If you have just been offered or started a new job you’ll probably want to do all you can to succeed and make a positive impact. A great way to help you achieve this is to create your own 30/60/90 day plan.
There’s a lot of uncertainty that comes with a new job. You’ll encounter new people, a new environment and a new set of responsibilities. In a Monster Twitter poll, asking what was the shortest amount of time you’ve lasted at a job, 22% of respondents didn’t even last a full day at a new job, while 14% made it past the first day, but couldn’t hold on to the job longer than 10 days. To set you up for success, we’ve put together these tips to guide you through your first 30, 60 and 90 days.
What is a 30/60/90 Day Plan?
A 30-60-90 day plan is what it sounds like: a document that articulates your intentions for the first 30, 60, and 90 days of a new job. It lists your high-level priorities and actionable goals, as well as the metrics you’ll use to measure success in those first months. Done well, it will help you make a positive first impression on your new employer.
Why write a 30/60/90 Day Plan?
A 30/60/90 day plan could come to fruition because your new manager has explicitly asked for one, or simply because you wish to aid your own transition into your new role. In either case, the goal is to set small, manageable targets that will help you achieve your goals in a structured and measureable way.
Writing your plan can be more easily achieved if you have already started your new position. This is because you will have access to internal resources and coworkers, which will aid in the creation of a detailed, realistic plan. Asking your new colleagues for help can show that you are a proactive individual.
What Does a 30/60/90 Day Plan Include?
Before you can write the details of your 30/60/90 plan, you’ll want to think about the high-level elements it needs to include. For each phase, you’ll need to:
- Determine a specific focus: Typically the following pattern is followed: month one is about learning, month two is about planning and beginning to contribute and then month three is about execution and initiating changes.
- Set your top priorities: Outline your high-level priorities for each stage. These need to be more specific than your focuses, but broader than individual goals.
- Make concrete goals that support those priorities: For each phase, set goals that ladder up to your stated focus and priorities. These can be split into the following:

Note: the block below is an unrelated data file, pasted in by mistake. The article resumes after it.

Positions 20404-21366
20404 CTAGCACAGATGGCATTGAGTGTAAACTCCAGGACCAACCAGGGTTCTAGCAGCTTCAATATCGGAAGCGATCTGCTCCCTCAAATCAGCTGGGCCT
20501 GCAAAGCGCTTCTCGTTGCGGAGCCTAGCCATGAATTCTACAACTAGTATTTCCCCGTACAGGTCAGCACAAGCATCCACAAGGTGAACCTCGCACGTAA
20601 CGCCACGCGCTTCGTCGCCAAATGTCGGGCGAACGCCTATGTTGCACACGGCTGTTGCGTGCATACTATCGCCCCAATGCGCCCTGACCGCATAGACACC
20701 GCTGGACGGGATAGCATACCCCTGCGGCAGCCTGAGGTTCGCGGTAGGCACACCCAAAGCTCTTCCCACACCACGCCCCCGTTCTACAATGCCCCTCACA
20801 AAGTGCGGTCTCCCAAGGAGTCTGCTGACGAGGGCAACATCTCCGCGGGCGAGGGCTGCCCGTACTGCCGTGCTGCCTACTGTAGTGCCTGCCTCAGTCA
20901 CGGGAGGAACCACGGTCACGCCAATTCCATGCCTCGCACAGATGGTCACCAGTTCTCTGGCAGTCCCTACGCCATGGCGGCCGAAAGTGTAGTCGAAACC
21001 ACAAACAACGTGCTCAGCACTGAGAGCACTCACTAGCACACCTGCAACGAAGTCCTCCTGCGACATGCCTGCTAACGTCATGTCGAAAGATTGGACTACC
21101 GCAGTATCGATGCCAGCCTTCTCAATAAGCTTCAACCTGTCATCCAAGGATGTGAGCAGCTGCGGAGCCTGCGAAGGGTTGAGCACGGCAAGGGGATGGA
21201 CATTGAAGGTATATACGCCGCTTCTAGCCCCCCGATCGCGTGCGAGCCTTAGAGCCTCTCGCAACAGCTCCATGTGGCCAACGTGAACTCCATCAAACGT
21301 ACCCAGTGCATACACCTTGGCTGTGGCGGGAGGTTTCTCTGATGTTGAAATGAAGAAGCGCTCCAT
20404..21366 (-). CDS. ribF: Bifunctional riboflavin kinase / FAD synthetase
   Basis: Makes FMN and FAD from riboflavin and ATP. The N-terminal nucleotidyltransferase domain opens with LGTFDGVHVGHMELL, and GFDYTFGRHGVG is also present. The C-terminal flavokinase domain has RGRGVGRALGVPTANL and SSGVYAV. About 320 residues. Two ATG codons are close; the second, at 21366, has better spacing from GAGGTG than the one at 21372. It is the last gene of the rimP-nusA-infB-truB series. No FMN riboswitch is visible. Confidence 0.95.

- Personal – These goals are about building relationships with those around you and finding your place within your new company.
- Learning – These goals are based on what knowledge and skills you feel you need to be successful.
- Performance – These goals are linked to the progress that you wish to make or things you want to complete in your new role.
- Determine how you’ll measure success: For each goal, determine at least one metric you’ll use to track your progress.
Tips for Creating your Plan
It can be difficult to know exactly what your focus, priorities, goals and metrics should be in a brand new job. To gain this information, you need to have a deeper understanding of the challenges that the company is facing and be able to reflect on how you can make a positive impact. Below are some tips that aim to make this process easier:
Consider the Whole Picture
Before you start writing out specific goals and metrics, reflect on your overall priorities. Identify why they hired (or are looking to hire) you, and set priorities that deliver on that purpose. For mid- and high-level roles, you’re likely to have been employed to solve a specific problem or lead a particular project. For more junior roles, your priority can be getting up to speed on the basics of your role and how the company works.
Ask Your Manager Questions
Asking questions is critical if you are going to set realistic goals and metrics that match your high-level priorities. To gain a baseline understanding of how the company works, ask questions that start with “What’s the average…” or “What’s typical for…”. A good tip is to always follow up these questions with “What can I tackle in the first 90 days that will allow me to make a significant impact in the organisation?”
Make an effort to build healthy relationships with key people in the business. Learn about their roles within the company and get to know them as individuals. This makes it easier to ask questions about the company culture, internal processes, reporting structures, team and company challenges, and other questions that come up as you’re learning your new role. The following people are good to interact with in your first 30 days:
- Your new manager
- Other members of your team
- External partners
- Those who do a similar role
This will probably be different for each of your goals but often come in two forms:
- Quantifiable – revenue, page views, etc.
- Qualitative – positive customer feedback.
If possible, you should always try to make your metrics measurable. For instance, the number of five-star reviews you receive.
Always be Flexible
Every job is different, so tailor your plan to match what you know about the role and organisation. It is important to note that while you should try to make an accurate plan, there is no real concern if you don;t follow it to the letter. Accept the fact that your plan will likely change and evolve over time.
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